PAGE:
By that time, other people started coming in. I talked to T-----, a woman that went to school with Tim. She is younger than he is, but shockingly, looks 10 years older. She is a quiet woman too. She sits and shivers with her mom. Our church provided her with a prayer shawl to wrap herself in during treatments. She had seen mine, and loved it so. Another woman came in and I complimented her on her regrown hair. She never wore a wig. I tell her that I thought she was the bravest of us all, to face the world with her bald head, and not mind in the least. She said that she did mind, but couldn't wear her wig, that it irritated her tender scalp something awful. She had no choice.

We talked about that too. An elderly woman had come in as we were talking and was listening with great interest but saying nothing. Our nurse friend is having chemo and daily radiation simultaneously. We all mulled that over. I said that I was not sure that I could have handled both at the same time. Even as I said it, I knew that was wrong. I spoke again, and the elderly woman chimed in...we spoke almost in unison. "No. That is not right. You just deal with it because you don't have a choice."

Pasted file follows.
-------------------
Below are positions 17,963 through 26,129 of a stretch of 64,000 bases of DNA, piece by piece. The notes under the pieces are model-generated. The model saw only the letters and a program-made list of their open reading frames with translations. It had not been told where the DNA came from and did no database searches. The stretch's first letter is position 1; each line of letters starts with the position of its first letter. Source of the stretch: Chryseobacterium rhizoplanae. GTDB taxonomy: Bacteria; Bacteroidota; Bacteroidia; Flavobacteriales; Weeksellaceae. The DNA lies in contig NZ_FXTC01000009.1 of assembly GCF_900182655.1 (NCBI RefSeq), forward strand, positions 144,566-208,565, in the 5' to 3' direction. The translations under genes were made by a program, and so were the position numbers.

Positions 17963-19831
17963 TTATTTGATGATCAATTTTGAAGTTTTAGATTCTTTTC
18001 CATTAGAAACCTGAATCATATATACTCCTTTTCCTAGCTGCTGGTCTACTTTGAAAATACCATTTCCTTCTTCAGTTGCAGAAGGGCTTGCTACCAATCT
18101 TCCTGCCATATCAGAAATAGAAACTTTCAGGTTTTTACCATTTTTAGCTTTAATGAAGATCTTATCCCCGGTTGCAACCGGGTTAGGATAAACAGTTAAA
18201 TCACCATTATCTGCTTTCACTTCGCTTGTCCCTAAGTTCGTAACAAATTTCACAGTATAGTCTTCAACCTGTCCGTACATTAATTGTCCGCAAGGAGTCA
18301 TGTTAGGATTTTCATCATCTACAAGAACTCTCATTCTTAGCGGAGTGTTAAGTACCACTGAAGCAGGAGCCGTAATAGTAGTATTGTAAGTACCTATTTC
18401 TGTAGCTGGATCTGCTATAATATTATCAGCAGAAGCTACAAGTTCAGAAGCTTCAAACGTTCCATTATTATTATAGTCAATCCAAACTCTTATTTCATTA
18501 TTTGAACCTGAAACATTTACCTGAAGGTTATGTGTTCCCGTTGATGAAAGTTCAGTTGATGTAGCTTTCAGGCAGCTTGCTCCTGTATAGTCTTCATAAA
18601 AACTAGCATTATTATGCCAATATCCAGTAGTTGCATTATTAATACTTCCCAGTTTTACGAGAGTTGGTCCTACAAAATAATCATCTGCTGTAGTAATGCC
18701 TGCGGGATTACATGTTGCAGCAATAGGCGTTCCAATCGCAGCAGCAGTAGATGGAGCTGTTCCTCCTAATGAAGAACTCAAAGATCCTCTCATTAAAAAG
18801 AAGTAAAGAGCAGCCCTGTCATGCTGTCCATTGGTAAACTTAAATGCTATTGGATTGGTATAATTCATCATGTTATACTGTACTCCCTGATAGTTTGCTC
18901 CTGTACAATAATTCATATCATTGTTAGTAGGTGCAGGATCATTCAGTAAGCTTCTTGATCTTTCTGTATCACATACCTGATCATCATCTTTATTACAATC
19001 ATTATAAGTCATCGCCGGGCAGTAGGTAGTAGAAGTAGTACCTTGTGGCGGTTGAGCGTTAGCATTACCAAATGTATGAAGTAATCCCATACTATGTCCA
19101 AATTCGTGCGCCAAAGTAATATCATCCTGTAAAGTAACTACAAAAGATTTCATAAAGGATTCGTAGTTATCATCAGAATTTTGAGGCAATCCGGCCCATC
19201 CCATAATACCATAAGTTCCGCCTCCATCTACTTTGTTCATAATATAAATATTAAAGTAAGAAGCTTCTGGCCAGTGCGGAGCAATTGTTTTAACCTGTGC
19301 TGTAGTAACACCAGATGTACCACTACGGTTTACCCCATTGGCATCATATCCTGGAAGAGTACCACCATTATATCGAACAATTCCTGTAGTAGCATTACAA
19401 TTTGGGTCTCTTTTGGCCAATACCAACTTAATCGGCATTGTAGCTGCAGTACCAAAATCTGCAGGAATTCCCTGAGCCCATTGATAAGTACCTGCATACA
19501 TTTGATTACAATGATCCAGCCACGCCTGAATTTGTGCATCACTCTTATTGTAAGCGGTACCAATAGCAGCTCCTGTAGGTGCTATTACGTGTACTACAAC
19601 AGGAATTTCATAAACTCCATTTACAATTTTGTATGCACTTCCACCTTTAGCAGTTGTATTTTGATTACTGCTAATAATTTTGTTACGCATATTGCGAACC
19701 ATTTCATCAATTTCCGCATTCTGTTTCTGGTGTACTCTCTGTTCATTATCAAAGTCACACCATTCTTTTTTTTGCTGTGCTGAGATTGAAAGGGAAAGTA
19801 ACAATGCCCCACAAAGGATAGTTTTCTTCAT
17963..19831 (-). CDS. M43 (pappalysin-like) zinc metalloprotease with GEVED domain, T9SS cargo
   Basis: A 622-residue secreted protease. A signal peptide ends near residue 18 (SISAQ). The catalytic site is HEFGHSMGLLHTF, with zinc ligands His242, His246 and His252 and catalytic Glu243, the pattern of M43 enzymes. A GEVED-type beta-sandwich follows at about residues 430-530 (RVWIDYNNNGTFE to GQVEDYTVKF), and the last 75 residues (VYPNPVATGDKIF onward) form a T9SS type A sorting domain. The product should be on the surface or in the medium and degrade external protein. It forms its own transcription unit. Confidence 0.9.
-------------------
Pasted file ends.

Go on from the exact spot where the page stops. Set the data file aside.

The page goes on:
One nurse. A mother and her daughter. A woman with newly grown hair. An elderly woman. Me. We sat there in the quiet of the morning waiting room, united by our experiences, recognizing the truth of the situation. What can't be changed must be endured.

Thursday, March 26, 2009

She NEEDS me!

Cara: This is how you remove a mustard stain from your Clarion hoodie.




Life's Funny like That.

Suddenly, I've noticed that I'm finding plenty of things in my life to laugh about again. I've always been lucky enough to have a good sense of humor, but things got kind of grim this winter. As I feel better, again, life's become funny like that.

Wednesday, March 25, 2009